12 Optimizations


This chapter covers

  • Delving into the concept of mechanical sympathy
  • Understanding heap vs. stack and reducing allocations
  • Using standard Go diagnostics tooling
  • Understanding how the garbage collector works
  • Running Go inside Docker and Kubernetes

Before we begin this chapter, a disclaimer: in most contexts, writing readable, clear code is better than writing code that is optimized but more complex and difficult to understand. Optimization generally comes with a price, and we advocate that you follow this famous quote from software engineer Wes Dyer:

Make it correct, make it clear, make it concise, make it fast, in that order.

That doesn’t mean optimizing an application for speed and efficiency is prohibited. For example, we can try to identify code paths that need to be optimized because there’s a need to do so, such as making our customers happy or reducing our costs. Throughout this chapter, we discuss common optimization techniques; some are specific to Go, and some aren’t. We also discuss methods to identify bottlenecks so we don’t work blindly.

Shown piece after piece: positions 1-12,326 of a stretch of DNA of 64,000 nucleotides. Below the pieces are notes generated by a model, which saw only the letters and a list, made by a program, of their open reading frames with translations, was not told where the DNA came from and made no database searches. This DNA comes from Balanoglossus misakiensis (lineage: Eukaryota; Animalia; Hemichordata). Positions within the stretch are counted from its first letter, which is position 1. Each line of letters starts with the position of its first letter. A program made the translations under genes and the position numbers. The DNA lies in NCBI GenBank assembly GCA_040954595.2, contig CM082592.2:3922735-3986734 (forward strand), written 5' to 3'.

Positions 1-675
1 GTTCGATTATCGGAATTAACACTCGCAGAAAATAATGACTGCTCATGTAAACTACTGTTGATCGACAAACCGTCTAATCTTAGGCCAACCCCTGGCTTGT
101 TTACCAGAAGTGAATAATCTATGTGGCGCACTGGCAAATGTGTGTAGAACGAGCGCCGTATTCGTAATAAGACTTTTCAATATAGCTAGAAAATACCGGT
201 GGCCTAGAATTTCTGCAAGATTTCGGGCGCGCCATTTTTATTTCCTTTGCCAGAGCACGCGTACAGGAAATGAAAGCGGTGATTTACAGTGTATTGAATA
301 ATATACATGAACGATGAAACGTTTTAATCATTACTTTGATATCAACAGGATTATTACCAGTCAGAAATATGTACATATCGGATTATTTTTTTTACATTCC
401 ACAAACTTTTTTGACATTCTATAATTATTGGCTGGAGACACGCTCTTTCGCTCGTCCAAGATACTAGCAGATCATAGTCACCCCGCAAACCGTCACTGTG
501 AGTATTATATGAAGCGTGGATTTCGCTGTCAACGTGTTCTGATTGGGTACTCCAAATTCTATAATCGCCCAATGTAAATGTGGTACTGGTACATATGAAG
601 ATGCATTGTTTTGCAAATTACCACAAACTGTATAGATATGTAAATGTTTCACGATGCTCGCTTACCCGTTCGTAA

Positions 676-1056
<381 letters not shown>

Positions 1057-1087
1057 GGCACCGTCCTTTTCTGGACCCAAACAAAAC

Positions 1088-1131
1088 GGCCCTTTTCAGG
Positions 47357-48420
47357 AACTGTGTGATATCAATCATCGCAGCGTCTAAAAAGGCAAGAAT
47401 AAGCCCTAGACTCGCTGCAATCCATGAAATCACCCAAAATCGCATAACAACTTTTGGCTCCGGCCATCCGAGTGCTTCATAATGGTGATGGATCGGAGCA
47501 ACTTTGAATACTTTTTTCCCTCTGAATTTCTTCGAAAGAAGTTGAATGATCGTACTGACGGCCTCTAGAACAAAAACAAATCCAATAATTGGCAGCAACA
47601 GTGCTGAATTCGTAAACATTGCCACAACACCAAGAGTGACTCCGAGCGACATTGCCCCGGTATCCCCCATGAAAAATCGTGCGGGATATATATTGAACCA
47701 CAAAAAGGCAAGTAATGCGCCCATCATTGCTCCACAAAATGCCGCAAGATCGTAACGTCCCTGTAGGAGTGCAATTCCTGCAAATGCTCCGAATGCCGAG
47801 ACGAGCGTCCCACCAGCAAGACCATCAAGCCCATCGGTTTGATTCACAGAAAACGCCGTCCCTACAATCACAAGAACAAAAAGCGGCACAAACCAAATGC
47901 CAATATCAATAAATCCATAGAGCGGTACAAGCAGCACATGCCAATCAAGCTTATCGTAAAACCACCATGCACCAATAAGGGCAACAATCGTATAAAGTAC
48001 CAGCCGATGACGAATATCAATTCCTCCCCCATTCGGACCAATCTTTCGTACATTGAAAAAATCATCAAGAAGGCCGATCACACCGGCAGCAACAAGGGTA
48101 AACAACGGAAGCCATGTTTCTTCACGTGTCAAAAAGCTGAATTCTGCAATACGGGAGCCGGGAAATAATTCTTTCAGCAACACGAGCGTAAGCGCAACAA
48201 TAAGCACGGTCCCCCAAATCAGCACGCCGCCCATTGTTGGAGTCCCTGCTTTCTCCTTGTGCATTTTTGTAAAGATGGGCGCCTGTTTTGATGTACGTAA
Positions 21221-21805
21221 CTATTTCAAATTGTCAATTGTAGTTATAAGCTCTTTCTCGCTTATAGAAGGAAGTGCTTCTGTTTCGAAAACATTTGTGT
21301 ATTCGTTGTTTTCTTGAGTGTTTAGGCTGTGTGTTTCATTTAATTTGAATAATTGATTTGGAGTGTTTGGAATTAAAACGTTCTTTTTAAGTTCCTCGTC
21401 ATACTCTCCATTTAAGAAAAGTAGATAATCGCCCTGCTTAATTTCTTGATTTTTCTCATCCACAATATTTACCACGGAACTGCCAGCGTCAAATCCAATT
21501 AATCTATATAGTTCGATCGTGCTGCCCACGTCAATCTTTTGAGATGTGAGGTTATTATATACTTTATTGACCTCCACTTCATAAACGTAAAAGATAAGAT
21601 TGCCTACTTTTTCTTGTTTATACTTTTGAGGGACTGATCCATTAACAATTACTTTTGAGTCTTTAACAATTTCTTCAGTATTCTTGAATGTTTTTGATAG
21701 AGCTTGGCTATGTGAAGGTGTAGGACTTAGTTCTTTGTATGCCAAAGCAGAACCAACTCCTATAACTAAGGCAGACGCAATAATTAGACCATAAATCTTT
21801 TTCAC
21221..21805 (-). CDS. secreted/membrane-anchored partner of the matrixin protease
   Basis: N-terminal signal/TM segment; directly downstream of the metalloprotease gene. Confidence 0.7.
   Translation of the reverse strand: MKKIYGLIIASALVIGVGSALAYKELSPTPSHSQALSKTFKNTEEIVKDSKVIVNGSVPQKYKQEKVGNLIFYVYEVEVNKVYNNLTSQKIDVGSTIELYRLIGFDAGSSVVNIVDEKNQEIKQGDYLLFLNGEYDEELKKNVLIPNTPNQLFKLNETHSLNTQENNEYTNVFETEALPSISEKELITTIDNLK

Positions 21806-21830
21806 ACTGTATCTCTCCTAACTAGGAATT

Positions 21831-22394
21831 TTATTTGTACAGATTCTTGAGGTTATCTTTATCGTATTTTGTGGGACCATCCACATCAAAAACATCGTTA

12.1 #91: Not understanding CPU caches

Mechanical sympathy is a term coined by Jackie Stewart, a three-time F1 world champion:

You don’t have to be an engineer to be a racing driver, but you do have to have mechanical sympathy.

12.1.1 CPU architecture

12.1.2 Cache line

12.1.3 Slice of structs vs. struct of slices

12.1.4 Predictability

12.1.5 Cache placement policy

12.2 #92: Writing concurrent code that leads to false sharing

12.3 #93: Not taking into account instruction-level parallelism

12.4 #94: Not being aware of data alignment

12.5 #95: Not understanding stack vs. heap